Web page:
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Topic: 1-bit chainable shift registers? (Read 1 time) previous topic - next topic

bluebie

I'm looking to make very light-weight flexible tubes of individually addressable LEDs. Running wires for each LED would obscure light and make it rigid and heavy, so I am hoping to build a bunch of tiny PCBs with a circuit which acts as a chain able 1-bit shift register, so I can wire together any number of the boards with just a few flexible wires, then shift out new colour states to each of the LEDs.

Is there anything like this? I've been googling for hours, but the few things I have found, I don't understand.

Also, it's a portable application, so power efficiency is important, as well as using small components.

Thanks for your help.  :smiley-roll-sweat:

Graynomad

There are plenty of daisy-chainable shift regs with current-limited outputs, for example TLC5916 and TLC5926.

But can't you just buy one of the LED strips with the WS2801 chips built in?
______
Rob
Rob Gray aka the GRAYnomad www.robgray.com

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bluebie

Thanks for the replies, but these chips look to be 8-bit and 16-channel respectively, which would mean clocking out a whole lot of useless information just to turn a digital light on or off. I've played with LED strips, but couldn't find any which are suitably flexible in two axis (most just flex on one axis, as they're a flat strip). I also played with 'led pixels' - strings of lights with lpd6803 15-bit rgb lights. These are flexible enough, but require the controller output clock signal even when there are no updates to keep the pwm going, and all the preformed led pixels I could find were quite large - wouldn't really work in the sort of small tube I'm hoping to build, and all of them required 5 or 12 volts, which would mean including a boost converter as well, making a portable (wearable) project even heavier than it needs be, while probably wasting that extra power in resistors to convert the power back down to something suitable for the LEDs.

RGB and PWM are totally unnecessary, and I'd rather keep costs down, unless 3-channel drivers really are the only way to reasonably do this - I can probably get away with sending dummy data to pad things out if need be, but it just seems so wasteful.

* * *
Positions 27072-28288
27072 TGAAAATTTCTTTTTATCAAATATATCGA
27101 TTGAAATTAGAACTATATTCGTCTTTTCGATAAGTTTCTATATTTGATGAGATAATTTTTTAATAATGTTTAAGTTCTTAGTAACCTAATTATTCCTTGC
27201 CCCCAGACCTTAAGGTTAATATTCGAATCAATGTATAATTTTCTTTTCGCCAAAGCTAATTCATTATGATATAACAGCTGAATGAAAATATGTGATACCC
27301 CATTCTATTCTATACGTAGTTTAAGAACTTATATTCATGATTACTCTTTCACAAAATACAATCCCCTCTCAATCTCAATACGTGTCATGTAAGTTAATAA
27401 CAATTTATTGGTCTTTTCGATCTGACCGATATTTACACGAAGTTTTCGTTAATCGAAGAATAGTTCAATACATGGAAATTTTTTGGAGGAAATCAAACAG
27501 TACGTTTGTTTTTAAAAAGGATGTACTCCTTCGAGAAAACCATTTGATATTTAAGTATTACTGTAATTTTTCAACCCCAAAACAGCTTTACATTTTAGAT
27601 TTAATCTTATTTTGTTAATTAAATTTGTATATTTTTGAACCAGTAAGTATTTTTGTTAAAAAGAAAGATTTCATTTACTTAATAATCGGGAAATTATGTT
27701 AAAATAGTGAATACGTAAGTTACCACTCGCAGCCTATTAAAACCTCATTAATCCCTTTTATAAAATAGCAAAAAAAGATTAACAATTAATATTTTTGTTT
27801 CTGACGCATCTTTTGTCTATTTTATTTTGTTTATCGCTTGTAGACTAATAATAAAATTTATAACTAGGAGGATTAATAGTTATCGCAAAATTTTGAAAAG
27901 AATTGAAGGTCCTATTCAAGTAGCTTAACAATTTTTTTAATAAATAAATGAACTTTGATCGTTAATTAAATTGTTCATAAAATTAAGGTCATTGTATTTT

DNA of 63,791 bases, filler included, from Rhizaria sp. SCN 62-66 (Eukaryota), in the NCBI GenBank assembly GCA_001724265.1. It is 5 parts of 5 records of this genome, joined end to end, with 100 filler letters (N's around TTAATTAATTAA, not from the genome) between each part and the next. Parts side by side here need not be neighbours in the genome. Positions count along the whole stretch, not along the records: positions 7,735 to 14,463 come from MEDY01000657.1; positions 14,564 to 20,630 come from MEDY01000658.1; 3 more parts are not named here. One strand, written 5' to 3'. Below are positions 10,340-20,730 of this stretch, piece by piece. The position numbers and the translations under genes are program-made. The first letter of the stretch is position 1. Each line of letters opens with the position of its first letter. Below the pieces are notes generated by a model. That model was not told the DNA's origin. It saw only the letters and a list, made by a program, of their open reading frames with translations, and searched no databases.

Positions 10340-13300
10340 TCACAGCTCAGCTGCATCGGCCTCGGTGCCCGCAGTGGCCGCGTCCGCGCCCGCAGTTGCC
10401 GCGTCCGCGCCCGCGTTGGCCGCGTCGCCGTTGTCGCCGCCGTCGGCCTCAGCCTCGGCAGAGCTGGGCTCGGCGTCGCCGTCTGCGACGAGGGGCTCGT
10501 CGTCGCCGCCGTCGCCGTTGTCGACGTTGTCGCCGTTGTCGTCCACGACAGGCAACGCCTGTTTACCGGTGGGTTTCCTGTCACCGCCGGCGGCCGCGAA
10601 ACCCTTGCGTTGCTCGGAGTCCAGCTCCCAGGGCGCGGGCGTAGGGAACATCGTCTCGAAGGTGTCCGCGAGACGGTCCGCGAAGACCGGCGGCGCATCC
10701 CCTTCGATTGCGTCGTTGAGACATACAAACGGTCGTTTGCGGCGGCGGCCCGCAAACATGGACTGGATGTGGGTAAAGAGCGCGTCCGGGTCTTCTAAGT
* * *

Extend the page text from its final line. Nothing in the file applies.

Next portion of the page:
What I'm most ideally looking for is essentially just one single stage of a parallel shift register. I saw some stuff about astable something or other flip flop things, but I don't understand any of it. I've only just gotten my head around PNP and NPN transistors, and most of the articles talking about these things don't seem to use terribly googlable phrases or be that helpful towards beginners. If someone could enlighten me on how these things work, that would be wonderfully helpful. :)

Graynomad

#4
Dec 04, 2011, 06:01 am Last Edit: Dec 04, 2011, 06:39 am by Graynomad Reason: 1
Quote
one single stage of a parallel shift register

AKA a flip flop (a shift reg is really just 8 flip flops). But how does having 1/8th of a shift register help. You still can't address it.

Quote
would mean clocking out a whole lot of useless information just to turn a digital light on or off.

What else is the processor going to do? Unless there are some serious timing constraints it doesn't matter if you have to clock out 500 bits just to change one of them.

None of the "standard" methods are addressable AFAIK. The only way to get addressing of individual LEDs is to put a processor at each LED or a shift register AND an identity comparator AND a DIP switch or method of setting the address.

So apart from not wanting to shift "useless" data is there any other reason for wanting to address individual LEDs?

______
Rob
Rob Gray aka the GRAYnomad www.robgray.com

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